The Economics of Conference Food

We’ve been reviewing the evaluations from Southwest Fox 2008. We’ll use this blog to respond to some of the suggestions and comments we received and even to ask the community for more information or clarification.

Today, I want to address food, more specifically food and money. We get a lot of comments about the food at Southwest Fox. Many are positive, which we appreciate since we really try hard to offer a good selection of food that meets everyone’s needs. (We’re probably more sensitive to this than a lot of other people because Rick is a vegetarian and I don’t eat pork.)

Food is the single largest expense for Southwest Fox … by a lot. A major portion of what you pay for the conference is spent on catering. When you hold an event at a hotel, you’re required to use their in-house catering service. Often, the prices don’t bear much relationship to what it would cost to prepare the same thing yourself or even to buy it in a restaurant.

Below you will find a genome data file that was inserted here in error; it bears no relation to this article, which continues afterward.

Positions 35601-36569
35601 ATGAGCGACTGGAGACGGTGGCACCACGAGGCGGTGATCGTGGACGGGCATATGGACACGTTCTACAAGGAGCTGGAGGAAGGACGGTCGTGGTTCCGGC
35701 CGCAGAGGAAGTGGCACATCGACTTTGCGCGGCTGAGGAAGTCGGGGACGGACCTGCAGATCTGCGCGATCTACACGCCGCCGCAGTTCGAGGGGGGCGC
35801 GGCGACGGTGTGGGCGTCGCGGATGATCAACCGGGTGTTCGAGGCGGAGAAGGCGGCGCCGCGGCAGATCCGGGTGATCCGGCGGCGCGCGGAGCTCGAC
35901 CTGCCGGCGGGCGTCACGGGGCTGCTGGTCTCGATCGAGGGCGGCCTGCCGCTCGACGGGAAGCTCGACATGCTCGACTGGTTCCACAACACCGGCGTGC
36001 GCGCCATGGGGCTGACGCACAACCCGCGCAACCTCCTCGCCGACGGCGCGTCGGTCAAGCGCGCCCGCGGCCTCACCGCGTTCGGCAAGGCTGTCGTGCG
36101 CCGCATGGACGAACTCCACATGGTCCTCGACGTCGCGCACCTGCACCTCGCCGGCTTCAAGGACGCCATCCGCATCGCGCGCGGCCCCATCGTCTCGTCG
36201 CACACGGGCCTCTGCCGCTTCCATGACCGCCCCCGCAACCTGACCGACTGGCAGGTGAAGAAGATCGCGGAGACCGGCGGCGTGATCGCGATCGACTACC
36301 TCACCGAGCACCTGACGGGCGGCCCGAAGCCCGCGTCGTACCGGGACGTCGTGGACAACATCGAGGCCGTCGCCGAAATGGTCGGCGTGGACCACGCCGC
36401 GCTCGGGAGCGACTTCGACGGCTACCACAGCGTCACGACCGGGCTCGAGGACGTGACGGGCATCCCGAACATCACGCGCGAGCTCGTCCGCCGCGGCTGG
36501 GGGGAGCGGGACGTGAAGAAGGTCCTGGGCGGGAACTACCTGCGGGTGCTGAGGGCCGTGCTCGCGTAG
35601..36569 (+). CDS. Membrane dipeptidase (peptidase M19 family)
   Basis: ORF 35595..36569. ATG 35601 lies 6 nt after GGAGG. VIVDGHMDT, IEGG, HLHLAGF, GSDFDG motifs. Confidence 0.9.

For example, we have continuous coffee and tea service during the conference; our bill for that this year was nearly $2000, including tax and service charges. That doesn’t include the coffee and tea served with breakfast, just the set-up in the main conference building.

A big change this year was the addition of a dinner party on Friday night. It was well-received and most of the comments about it were quite positive. But several people complained about the $50 charge to bring a guest. We were sympathetic, since we understood that a $50 restaurant meal would offer more ambiance. However, $50 was almost exactly what the hotel charged us for each extra person. (We paid somewhat less for attendees because we had a package deal for that day’s meals, including breakfast, lunch, dinner and afternoon snack.)

We got a few comments about providing continental breakfast on Sunday rather than a hot meal. In fact, the hotel packages we use for Friday’s and Saturday’s meals offer continental breakfast; we’ve leaned on the hotel to get a hot breakfast instead. On Sunday, we don’t have a package, just breakfast, so we don’t have the same leverage. A hot breakfast would cost 33% more, which we’d have to pass along to you.

Because food cost dwarfs everything else, we put a lot of thought into that area as we plan Southwest Fox each year. We think we’ve found a reasonable balance between what we offer and what it costs.

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1 Comment

1
Friday 21 November 2008 - 6:30 pm

Tamar, thanks for posting this. It is great to get the “behind-the-scenes” take on this issue.



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